You can set the geographic location of who you want to see it
You can set the age group
You can set interests
You can set consumption device
You can set gender
So you can get males or females between 20 and 24 from the Eastern and Western cape who have an interest in rapping and hip hop that use their mobile phones to go on Facebook. That’s pretty damn specific if you ask me.
You’ll set your budget according to how much you care to spend a day and then you set how many days you want to do this.
Over and above this, you can promote the website attached to your Facebook page or promote the page in general. I haven’t had much luck with promoting the silasbeats.info site through Facebook, but I think it’s down to me not being specific enough.
Definitely jump on all these points and make full use of Facebook starting today. It’s fairly inexpensive and all it requires is a bit of time.
I initially got most of my business from Twitter. I’ve since shifted to Facebook for new clients. Twitter is a platform that puts you in contact with who you want to link up with as well as gives you the opportunity to comment on current affairs, receive a reply and them comment on that. This is awesome in that you’re able to develop a voice for your brand and this is imperative to sticking out and looking unique online. Unfortunately for most, people end up using Twitter to aimlessly blast their links. I always say that social media is a place to be social. People need to understand that the people following them are also human. They also want engagement and human interaction. A link and a “download my track here” doesn’t give them that. The artists I speak to say “I don’t want to speak about meals I’m eating or things I’m doing on social media” and I tell them that I don’t do that either. If I read an interesting article or see a funny picture then I post it. I post studio pictures because I’m proud of that space and I also share work from people who have supported me since 2007. All these posts bring me engagement and more often than not people find my email address or whatsapp numver on twitter and hit me up on a new platform. This has been my technique for two years now and although it’s very time consuming, it brings in huge amounts of work.
Twitter is a very powerful tool if you know what you’re doing. If you’re struggling for followers,speak to your Facebook and Instagram people and ask them to show a bit of love on twitter. Go to people who are like you ie. Artists or producers and strike up a conversation on twitter then invite them to hear your work. Follow them if you can and see whether they do a reciprocal follow back. It takes time, but this is how to make a true engagement. Think genuine. Think long-lasting.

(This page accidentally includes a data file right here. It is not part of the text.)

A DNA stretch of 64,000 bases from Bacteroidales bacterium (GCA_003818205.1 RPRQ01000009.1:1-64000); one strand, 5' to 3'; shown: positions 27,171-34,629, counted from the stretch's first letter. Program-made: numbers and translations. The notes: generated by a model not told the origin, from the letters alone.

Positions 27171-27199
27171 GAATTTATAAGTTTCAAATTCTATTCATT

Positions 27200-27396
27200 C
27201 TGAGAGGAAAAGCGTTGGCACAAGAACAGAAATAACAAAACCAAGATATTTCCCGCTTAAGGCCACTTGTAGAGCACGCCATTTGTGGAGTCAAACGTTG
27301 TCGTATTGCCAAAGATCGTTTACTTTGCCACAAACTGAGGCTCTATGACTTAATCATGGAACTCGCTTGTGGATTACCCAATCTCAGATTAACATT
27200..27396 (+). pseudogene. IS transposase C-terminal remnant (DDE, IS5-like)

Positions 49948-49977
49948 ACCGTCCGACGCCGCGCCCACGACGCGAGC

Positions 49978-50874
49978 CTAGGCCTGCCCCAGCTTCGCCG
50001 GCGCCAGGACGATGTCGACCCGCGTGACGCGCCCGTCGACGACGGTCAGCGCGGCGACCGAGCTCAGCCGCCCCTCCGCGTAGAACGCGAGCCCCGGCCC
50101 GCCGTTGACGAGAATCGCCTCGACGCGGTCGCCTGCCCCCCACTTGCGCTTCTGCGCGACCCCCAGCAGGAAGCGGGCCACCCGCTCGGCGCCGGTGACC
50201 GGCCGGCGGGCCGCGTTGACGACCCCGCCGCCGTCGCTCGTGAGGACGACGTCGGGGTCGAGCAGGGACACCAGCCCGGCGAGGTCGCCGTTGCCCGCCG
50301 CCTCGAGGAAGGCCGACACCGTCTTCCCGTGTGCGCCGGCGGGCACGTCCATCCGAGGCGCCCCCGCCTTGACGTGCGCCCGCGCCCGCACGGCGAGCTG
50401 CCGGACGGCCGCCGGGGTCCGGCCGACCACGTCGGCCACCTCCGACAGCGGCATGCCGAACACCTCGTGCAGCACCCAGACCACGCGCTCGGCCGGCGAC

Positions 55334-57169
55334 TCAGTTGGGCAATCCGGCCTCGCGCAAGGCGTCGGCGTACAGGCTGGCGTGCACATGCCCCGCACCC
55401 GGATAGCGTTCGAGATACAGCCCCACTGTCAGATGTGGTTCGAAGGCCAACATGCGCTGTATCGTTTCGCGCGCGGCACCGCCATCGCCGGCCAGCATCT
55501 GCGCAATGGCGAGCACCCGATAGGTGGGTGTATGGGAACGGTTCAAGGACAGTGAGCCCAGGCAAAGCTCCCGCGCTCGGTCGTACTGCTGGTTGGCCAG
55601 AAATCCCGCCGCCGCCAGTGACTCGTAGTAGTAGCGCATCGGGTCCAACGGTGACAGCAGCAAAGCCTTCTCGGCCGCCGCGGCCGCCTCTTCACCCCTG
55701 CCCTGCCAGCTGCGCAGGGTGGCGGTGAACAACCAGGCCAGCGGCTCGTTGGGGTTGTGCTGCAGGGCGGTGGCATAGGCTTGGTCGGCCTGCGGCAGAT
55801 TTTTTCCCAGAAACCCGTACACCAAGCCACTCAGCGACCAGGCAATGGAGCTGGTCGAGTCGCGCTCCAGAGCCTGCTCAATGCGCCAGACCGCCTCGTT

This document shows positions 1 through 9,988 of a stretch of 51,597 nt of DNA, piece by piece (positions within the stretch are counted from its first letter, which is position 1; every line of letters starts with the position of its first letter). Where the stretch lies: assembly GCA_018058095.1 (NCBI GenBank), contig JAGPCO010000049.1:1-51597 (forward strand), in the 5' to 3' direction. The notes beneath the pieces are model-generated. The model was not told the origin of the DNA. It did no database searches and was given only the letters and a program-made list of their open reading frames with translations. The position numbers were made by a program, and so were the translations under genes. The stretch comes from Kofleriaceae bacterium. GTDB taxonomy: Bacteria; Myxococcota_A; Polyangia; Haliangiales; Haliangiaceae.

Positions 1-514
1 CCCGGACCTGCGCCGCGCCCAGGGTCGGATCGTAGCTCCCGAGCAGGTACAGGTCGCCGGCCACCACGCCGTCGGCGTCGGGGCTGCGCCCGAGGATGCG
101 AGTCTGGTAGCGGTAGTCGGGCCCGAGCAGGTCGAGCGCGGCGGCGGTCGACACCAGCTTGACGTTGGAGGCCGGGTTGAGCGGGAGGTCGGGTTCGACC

I’m keen about this one because I’ve just gotten heavy into Instagram engagement. It’s so different to other platforms and it really does give us creatives a chance to be creative. The pictures and 15 second videos are an awesome way to show off what you do and what you’re about. You’re a brand and you need to represent yourself otherwise you’ll become another faceless person floating by on social media. Your pictures here should be quirky and strange at times. Make sure you take time to work on your profile. A photographer once told me to look at ASAP rocky and Nasty C’s profiles. They looked very effortless, clean and yet felt quite busy and interactive. Get on this hustle ASAP.
Instagram gives you one link in your bio. Use it well and change it from time to time. If you put a link in a picture you post, it won’t work. If you put a link in a private message, it won’t work. Instagram forces people to be social and it prevents random spammy messages from coming through. I’ve recently been able to some international collaborations just by being busy on Instagram. The dude is an undiscovered gem from another country and he’s helping out my business a whole lot. He’s also recently found me on Twitter, youtube and Facebook so it goes to show that engagement on all levels leads to more engagement on all levels.
Soundcloud has been a trusty steed in my times of need. Honestly, if I didn’t have a premium account with them I wouldn’t be able to upload so many podcasts and songs. Having a premium account also means that my profile gets a little star next to my name. I honestly think that a lot of my follows have been random people that have seen that star and come to my page to engage with me. Soundcloud has also given me a platform other than datafilehost to spread my work (datafilehost is IMO the slum of the Internet with too many viruses and way way way too many adverts).
So if you’re looking for a aesthetically pleasingly place to put your music,soundcloud is the key. You can also find undiscovered gems here, but you’d need to be a very active user to get this right.